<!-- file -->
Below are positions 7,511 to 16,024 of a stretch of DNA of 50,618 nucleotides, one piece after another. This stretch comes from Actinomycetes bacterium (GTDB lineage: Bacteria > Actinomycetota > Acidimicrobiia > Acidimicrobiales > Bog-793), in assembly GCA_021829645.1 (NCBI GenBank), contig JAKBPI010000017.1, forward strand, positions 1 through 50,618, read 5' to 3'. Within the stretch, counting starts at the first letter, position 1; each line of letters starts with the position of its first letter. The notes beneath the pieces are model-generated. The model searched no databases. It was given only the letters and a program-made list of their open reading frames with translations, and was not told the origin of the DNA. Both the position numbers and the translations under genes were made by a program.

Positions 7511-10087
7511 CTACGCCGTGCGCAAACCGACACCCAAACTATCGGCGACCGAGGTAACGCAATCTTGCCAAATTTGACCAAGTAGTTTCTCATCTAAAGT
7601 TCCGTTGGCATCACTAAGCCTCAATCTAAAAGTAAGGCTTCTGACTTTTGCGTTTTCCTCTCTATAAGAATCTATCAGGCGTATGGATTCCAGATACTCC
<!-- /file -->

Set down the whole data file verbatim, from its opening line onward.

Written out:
Below are positions 7,511 to 16,024 of a stretch of DNA of 50,618 nucleotides, one piece after another. This stretch comes from Actinomycetes bacterium (GTDB lineage: Bacteria > Actinomycetota > Acidimicrobiia > Acidimicrobiales > Bog-793), in assembly GCA_021829645.1 (NCBI GenBank), contig JAKBPI010000017.1, forward strand, positions 1 through 50,618, read 5' to 3'. Within the stretch, counting starts at the first letter, position 1; each line of letters starts with the position of its first letter. The notes beneath the pieces are model-generated. The model searched no databases. It was given only the letters and a program-made list of their open reading frames with translations, and was not told the origin of the DNA. Both the position numbers and the translations under genes were made by a program.

Positions 7511-10087
7511 CTACGCCGTGCGCAAACCGACACCCAAACTATCGGCGACCGAGGTAACGCAATCTTGCCAAATTTGACCAAGTAGTTTCTCATCTAAAGT
7601 TCCGTTGGCATCACTAAGCCTCAATCTAAAAGTAAGGCTTCTGACTTTTGCGTTTTCCTCTCTATAAGAATCTATCAGGCGTATGGATTCCAGATACTCC